Editor's note: Lisa Cooper's newest work can be found at douglascountyhistory.blogspot.com.
Last week my topic was the lawsuit that birthed the location and name of our fair city and how it took two elections to finally settle the location of our county seat. During my research I stumbled over the fact that the very month and year Douglas County was birthed in October, 1870 our state legislature passed the Common School Act statewide.
Prior to 1870, the state allocated monies to academies in various counties. The academies were more like higher education institutions since they taught Latin, Greek, English literature and higher forms of mathematics. The students at the academies tended to be members of the wealthier families since tuition might be as much as $10 for the year, an exorbitant amount in those days. Poor rural children rarely entered a classroom. The Common School Act began to change that, but the change occurred slowly, and other forms of legislation had to be passed before large majorities of Georgia’s children were being educated.
As far back as 1818 money from land lotteries was invested in bank stock and interest was used to pay the tuition of indigent children for a period of three years. In order to get the tuition families had to claim pauper status. Times were different back then. Families shied away from a label like that, and many Georgia counties chose not to apply for monies since this early system made no provisions for elementary education. It wasn’t until the Common School Act was passed in 1870 that the system began to straighten out, but again progress was slow.
W.A. Candler, President of Emory University, gave a speech in 1889 where he stated, “how far [the common schools] fell short of reaching all the people, may be inferred from the fact that in 1840 when they reached the number of 176, they had an aggregate attendance of only 8,000 pupils, though the children of school age then in the state numbered not less than 85,000.”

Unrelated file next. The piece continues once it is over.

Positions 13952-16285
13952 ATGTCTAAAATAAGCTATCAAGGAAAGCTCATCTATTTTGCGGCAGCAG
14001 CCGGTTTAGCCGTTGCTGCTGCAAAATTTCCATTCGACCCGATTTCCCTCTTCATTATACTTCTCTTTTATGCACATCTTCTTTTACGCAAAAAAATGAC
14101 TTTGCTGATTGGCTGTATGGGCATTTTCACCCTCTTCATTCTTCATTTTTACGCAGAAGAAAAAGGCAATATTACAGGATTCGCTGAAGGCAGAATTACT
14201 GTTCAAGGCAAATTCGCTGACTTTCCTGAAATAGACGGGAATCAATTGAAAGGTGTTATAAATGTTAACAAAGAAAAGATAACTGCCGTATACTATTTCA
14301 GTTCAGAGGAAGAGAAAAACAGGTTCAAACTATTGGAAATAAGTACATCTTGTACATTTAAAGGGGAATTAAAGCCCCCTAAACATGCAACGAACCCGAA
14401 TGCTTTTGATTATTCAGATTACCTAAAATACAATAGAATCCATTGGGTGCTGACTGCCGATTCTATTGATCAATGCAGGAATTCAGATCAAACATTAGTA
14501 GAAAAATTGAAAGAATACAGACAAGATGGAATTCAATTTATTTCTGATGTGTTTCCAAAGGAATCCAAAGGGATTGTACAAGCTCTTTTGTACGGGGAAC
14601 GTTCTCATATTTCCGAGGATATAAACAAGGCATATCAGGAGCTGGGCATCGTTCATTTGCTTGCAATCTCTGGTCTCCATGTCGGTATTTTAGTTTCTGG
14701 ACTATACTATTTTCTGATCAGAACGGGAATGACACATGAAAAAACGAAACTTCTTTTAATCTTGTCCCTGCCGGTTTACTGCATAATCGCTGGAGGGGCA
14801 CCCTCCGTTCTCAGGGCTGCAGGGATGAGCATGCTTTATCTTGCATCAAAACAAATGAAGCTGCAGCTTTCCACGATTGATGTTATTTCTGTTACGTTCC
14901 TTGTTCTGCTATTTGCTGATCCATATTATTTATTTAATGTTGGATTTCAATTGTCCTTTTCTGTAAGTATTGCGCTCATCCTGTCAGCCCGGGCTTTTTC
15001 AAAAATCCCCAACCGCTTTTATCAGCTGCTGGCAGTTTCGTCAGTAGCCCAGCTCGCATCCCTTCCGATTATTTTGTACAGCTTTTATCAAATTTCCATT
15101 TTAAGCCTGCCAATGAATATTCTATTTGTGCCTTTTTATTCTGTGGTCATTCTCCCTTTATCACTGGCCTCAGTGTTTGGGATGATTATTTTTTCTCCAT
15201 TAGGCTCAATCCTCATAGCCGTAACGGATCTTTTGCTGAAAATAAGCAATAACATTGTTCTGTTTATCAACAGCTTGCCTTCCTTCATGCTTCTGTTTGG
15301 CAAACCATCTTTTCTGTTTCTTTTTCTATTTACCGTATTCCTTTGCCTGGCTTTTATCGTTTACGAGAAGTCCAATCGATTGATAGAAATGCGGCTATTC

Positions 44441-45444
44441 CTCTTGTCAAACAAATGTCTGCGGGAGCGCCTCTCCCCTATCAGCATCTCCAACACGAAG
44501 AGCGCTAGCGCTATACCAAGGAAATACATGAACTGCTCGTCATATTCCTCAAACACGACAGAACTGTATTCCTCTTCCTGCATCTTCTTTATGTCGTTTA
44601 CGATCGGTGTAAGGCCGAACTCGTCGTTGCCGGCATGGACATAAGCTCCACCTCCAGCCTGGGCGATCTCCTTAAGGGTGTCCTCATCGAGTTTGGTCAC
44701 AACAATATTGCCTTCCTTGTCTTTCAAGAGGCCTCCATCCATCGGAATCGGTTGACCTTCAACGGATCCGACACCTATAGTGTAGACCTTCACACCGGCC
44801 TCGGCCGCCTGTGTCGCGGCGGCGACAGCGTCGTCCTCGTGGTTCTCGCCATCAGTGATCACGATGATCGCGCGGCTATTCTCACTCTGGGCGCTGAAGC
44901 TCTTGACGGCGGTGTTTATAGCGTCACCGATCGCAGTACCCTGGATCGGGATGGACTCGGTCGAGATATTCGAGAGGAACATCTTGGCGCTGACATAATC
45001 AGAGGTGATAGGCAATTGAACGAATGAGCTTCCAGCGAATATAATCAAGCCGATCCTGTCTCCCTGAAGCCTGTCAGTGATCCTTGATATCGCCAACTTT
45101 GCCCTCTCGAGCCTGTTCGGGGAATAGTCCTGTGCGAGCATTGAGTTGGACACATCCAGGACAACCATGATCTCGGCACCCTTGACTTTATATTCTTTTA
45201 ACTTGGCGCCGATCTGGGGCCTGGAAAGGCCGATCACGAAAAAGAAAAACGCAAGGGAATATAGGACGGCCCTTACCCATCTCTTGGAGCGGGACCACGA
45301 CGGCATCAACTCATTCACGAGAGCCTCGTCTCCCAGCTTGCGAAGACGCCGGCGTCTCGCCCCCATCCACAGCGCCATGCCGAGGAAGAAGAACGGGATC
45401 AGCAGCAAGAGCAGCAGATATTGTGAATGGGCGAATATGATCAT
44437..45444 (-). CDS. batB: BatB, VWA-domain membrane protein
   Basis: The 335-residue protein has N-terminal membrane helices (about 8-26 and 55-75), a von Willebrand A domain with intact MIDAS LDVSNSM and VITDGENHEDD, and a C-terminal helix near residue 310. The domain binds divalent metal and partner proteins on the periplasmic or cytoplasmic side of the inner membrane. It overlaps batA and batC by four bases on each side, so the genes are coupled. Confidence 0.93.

Yes, there were children across the state not being served, but I’m so pleased to report that as early as our first year of legal existence the children of Douglasville were being served by a common school and the building is still standing today.
The first public school in Douglasville stands at the corner of Chicago Avenue and Strickland Street. Today the building is a private home. In 1870, the structure was built by the townspeople and bricks that were made right here in Douglas County covered the exterior of the building. Today the red bricks are covered with stucco and other changes to the structure include additional rooms, a second floor, and a porch.
There was no Board of Education in 1870. Common schools would be organized in various neighborhoods by the parents. Fannie Mae Davis’ history of Douglas County advises, “The parents of a community would acquire a site and construct, often by their own labor, a one-room schoolhouse. Parents routinely performed janitorial duties and maintained the building and grounds. As trustees of the school, they paid the teacher a salary based on a specified fee per child, per household. The ‘contract teacher’ often lived in the homes of students, spending a week at a time in each household. The benefits of this system were mutual–the teacher received free room; the host household had a periodic captive after-hours private tutor, and no one family had to carry the economic burden of another mouth to feed.”
Davis also publishes a handwritten list of school rules from 1870 she found written by Mr. Lambert, a teacher somewhere in Douglas County in 1870. She published the rules just as Lambert wrote them including spelling and grammatical errors evidencing the fact that teacher education requirements were far different than they are now.
Rules of School 1870
No laughing and talking in time of school
No rastling nor scuffing
No taging or throwing rocks
No climbing trees
No cursing nor swearing
No using by words
No lyeing in school
No telling tales out of school
No making fun of each other
No playing in the road to and from school
No fiting or quarreling
No student will be allowed to go out more than one time before recess and once after
No one is allowed to go out without my leaf
No play in the house nor on the benches
No playing about the [well?] Illegible
No student will be aloud to leave the play grown at Recreation without my leaf
No disputing about playing
I don’t want any student to go inside of any other enclosures in going to an from school without leaf
While educators today formulate their classroom rules and procedures a bit differently, it would seem that at the most basic level children haven’t changed that much since 1870. Most teachers today would recognize at least one scenario in their classroom that would fit Lambert’s rules.